Uta Hagen: Make It Golden

Paul Kelly and Uta Hagen in Clifford Odets' The Country Girl, for which Hagen won her first Tony Award, in 1951. (Photo courtesy of Photofest.)

1998/New York City
From Artistic Suicide

This, of course, is a golden age. Give it time. Ten years from this very day, you will marvel at all that was being done, being allowed, being attempted. Then the pissing and the moaning. Every age in which I have worked was golden, but I decided that it would be. I don't like getting older, but I adapt. I'm not sure what I think of all the machines taking over the world--fax, computer, cellphones--but I'll adapt. I'll adapt because I want to be here and do well. I'll adapt because I believe in what I'm doing.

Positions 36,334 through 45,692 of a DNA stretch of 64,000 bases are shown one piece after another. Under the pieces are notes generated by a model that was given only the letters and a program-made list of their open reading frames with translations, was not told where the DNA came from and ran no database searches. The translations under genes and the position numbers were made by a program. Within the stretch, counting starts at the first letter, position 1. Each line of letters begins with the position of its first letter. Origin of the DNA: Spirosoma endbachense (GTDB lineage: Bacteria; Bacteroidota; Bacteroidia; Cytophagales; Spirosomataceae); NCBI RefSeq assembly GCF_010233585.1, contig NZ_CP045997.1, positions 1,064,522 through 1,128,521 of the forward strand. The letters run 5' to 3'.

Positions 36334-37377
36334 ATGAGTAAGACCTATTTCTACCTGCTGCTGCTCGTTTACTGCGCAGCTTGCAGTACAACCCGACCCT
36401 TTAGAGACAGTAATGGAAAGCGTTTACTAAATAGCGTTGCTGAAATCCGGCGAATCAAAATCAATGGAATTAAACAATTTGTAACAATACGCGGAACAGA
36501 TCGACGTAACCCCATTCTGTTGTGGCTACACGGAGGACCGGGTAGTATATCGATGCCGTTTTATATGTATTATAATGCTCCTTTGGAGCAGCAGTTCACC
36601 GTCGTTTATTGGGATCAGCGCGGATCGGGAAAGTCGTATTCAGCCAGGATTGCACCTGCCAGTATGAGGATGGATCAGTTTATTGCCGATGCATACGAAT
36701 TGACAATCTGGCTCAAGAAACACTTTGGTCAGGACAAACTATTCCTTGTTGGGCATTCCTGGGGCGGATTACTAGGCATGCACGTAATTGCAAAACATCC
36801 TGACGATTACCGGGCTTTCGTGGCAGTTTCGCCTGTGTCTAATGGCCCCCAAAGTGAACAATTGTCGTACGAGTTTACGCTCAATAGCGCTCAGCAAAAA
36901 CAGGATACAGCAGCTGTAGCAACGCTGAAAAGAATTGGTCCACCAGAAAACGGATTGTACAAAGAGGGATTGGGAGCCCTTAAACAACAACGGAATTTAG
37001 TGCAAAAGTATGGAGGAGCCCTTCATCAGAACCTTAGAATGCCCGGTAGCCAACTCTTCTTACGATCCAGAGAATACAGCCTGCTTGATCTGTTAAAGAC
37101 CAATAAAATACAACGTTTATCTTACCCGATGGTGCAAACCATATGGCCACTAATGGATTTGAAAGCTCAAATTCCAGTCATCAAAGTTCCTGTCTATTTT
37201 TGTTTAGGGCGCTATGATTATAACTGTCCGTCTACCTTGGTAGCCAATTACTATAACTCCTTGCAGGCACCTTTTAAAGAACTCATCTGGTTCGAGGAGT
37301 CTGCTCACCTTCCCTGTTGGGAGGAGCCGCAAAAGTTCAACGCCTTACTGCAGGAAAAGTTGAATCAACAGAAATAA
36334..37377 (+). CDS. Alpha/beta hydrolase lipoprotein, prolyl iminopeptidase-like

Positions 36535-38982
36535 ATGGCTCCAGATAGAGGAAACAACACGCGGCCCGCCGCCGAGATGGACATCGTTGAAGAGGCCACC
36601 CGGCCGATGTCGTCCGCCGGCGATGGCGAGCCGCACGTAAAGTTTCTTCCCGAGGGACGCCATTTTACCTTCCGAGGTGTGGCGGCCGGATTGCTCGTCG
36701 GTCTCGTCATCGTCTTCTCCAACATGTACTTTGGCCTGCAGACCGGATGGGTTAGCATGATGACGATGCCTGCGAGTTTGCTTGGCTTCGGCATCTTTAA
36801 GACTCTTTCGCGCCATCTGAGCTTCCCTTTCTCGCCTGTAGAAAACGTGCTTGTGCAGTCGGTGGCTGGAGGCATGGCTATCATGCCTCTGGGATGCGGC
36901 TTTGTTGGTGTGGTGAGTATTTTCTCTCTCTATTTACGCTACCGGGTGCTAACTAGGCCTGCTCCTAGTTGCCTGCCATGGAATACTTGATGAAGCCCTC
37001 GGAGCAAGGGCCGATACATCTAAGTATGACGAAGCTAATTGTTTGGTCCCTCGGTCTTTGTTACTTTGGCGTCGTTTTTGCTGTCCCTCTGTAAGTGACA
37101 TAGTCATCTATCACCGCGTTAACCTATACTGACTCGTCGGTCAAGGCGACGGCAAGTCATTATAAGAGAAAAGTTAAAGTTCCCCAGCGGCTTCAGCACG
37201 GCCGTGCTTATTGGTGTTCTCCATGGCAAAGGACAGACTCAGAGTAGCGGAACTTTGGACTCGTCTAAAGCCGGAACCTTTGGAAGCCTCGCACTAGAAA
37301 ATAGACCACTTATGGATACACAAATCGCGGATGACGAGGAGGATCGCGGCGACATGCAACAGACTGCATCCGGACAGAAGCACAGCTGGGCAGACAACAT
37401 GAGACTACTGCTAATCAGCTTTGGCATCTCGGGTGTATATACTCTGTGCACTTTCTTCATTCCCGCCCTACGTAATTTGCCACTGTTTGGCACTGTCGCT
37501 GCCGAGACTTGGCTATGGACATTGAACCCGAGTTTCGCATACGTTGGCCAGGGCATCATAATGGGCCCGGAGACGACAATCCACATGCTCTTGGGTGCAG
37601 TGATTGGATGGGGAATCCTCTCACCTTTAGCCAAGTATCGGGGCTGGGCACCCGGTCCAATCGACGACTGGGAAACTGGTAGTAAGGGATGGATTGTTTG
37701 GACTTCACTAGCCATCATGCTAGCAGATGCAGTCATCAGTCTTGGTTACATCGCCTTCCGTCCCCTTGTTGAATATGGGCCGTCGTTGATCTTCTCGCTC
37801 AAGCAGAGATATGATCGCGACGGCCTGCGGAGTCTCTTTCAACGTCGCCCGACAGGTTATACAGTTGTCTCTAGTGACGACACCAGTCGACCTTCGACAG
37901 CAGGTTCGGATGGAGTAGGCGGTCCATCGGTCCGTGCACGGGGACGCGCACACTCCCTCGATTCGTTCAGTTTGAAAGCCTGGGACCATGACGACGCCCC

1938 was a great year; so was 1951; so was 1962, '63, '64. The 1970s saw me growing as a teacher. Now we're in the 1990s, and I love what I'm doing. I've had two terrific parts recently. What's so bad? Things were bad in those earlier years, too, and I'll talk about that later, but I want to stress that one's age is the only one in which we get to live and work and make any difference. Make it golden. Make it memorable. This is our responsibility.

©2013 James Grissom


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